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Fractured Legend by Kranthi Askani is the story of 3 women; Priyambada, a slave in a temple. But she is no ordinary slave; she is a stone sculpture that comes alive only at night. She is immortal in this form but she chooses to lead a mortal life; Nandhini, an assassin who was married once and has a son from this marriage. She is in search of a mysterious manuscript.  And Pravalli, Priyambada’s daughter, who is struggling to come to terms with her mother’s past.

The description on the back promises an intriguing tale of magic and fantasy. And there is no lack of imagination in the book. Unfortunately the writing is not up to the mark. The narrative is peppered with typos; missing articles; tenses used incorrectly, some sentences which are completely bizarre even for the magical realism genre.

Apart from the technical issues, the author uses made up words like tissue-wiped, fist-tapping, finger –prodded, check -shirted etc which might be a stylistic quirk but it is over used. I cringed every time I read a line with one of these creations. They took away the impact of a well-written sentence.  Consider this, “I slapped water on my face and tissue-wiped; patted my cheeks and flexed my neck, villainous style flex”.  All of this made it extremely tedious to read this book.

Though I must admit, there were occasional flashes of brilliance which helped break the tedium. Two bits in particular come to mind. One was when Nandhini reminisces about a shopping trip with her husband and she is unsure if she remembers another couple sitting across from them or is it some ghost her mind created. Here the author captures the complications that arise when you recreate the past. The way we sometimes mix up & make up images so we are not sure if it is a real memory or just our imagination. The other was when Pravalli explains Harshita’s need to only consider a suitor who is associated with one of her friends by comparing it to the ease of memorizing a new word from a dictionary, if it is associated with a word we are already familiar with. This comparison is simple yet clever, it made me smile.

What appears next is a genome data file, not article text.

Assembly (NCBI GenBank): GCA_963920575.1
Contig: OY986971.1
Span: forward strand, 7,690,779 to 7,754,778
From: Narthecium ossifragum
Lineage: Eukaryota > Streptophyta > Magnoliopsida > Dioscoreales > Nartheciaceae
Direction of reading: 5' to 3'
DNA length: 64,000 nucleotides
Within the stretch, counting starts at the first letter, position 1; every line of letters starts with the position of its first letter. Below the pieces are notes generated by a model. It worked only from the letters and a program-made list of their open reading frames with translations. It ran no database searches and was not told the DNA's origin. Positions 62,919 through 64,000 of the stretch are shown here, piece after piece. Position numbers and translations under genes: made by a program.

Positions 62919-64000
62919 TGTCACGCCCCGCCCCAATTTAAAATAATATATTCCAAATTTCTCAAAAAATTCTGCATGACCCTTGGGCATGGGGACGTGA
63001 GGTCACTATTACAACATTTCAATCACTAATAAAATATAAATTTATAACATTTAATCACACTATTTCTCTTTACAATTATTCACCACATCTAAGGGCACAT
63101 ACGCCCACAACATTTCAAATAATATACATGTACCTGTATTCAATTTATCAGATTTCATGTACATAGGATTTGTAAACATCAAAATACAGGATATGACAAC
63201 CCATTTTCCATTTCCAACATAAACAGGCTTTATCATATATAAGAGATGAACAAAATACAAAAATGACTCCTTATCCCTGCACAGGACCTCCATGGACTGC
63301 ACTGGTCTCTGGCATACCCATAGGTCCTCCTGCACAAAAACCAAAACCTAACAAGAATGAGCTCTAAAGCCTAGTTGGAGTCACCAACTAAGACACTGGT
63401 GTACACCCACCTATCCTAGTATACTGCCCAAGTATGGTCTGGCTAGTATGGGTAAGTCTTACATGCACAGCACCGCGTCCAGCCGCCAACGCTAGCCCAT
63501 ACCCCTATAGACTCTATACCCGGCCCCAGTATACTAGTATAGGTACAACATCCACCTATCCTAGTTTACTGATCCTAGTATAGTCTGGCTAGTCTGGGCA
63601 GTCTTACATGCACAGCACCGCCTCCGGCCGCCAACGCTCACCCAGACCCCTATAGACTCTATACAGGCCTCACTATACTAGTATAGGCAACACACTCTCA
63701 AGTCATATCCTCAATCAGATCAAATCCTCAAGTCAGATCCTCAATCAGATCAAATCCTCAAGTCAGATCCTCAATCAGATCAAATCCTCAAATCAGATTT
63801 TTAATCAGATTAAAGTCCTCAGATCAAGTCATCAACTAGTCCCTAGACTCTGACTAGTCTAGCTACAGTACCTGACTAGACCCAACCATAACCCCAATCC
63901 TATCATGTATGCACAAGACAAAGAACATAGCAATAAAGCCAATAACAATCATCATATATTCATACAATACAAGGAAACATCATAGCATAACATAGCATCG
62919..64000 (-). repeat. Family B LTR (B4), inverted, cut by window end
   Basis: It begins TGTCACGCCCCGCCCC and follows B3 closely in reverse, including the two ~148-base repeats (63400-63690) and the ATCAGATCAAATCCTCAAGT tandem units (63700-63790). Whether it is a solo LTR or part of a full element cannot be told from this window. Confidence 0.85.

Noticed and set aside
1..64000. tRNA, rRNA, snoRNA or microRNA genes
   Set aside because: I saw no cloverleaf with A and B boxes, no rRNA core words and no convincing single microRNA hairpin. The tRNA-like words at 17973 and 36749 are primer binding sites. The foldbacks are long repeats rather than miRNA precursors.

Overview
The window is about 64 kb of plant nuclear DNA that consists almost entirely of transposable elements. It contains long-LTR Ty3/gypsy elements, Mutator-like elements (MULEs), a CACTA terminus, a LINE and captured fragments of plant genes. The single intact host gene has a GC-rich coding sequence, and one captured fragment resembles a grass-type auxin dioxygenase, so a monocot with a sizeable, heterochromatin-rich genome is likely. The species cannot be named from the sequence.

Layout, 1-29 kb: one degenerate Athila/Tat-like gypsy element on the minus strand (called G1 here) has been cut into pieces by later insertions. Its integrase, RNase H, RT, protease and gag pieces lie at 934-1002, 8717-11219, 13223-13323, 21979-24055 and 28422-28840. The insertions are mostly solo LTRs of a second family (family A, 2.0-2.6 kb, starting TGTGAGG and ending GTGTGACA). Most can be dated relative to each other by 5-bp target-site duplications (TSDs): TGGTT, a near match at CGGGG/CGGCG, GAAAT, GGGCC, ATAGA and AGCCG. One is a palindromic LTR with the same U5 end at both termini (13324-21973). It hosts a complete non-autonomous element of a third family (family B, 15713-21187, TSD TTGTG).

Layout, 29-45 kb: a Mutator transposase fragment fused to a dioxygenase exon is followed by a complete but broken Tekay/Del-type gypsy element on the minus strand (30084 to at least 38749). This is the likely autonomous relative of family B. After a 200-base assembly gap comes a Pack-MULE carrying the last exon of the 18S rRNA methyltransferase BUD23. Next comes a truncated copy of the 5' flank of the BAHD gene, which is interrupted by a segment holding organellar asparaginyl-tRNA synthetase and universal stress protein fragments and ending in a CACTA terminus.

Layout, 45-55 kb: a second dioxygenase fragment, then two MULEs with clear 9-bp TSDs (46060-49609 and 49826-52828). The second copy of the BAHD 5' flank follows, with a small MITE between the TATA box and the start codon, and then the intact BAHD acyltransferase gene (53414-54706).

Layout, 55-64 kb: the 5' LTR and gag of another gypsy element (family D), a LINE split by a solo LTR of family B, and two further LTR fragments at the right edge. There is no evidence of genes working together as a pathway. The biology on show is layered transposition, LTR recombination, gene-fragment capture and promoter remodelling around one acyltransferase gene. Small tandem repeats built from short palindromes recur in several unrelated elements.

Despite this, the story did not quite work for me. There were elements which irked.  For me the major one was that the two most intriguing characters in the book,  Aardya & the queen of the temple in which Priyambada lived are barely explored. Even though Aardya is weaved into the whole story, we don’t really get to know much about her. In fact I would have preferred if Nandhini’s story was not included in this book and instead I could have read more about Aardya. Nandhini’s narrative was the weakest of all the 3 stories and it ended abruptly. I didn’t see the purpose it served or any strong connection between Nandhini and the other two women, the one with the manuscript was flimsy at best.  The other issue is the lack of dialogue in the book. It would have gone a long way in breathing life into the characters because most of them, (eg- Priyambada’s husband, Annapurna, Pravalli as a child etc) remain lifeless, mere words on paper.

In conclusion, I would say that the author had a lovely idea. The story had the potential to soar in the sky, if not for the above mentioned problems, which did the work of wing clippers, banishing it to an obscure dark corner.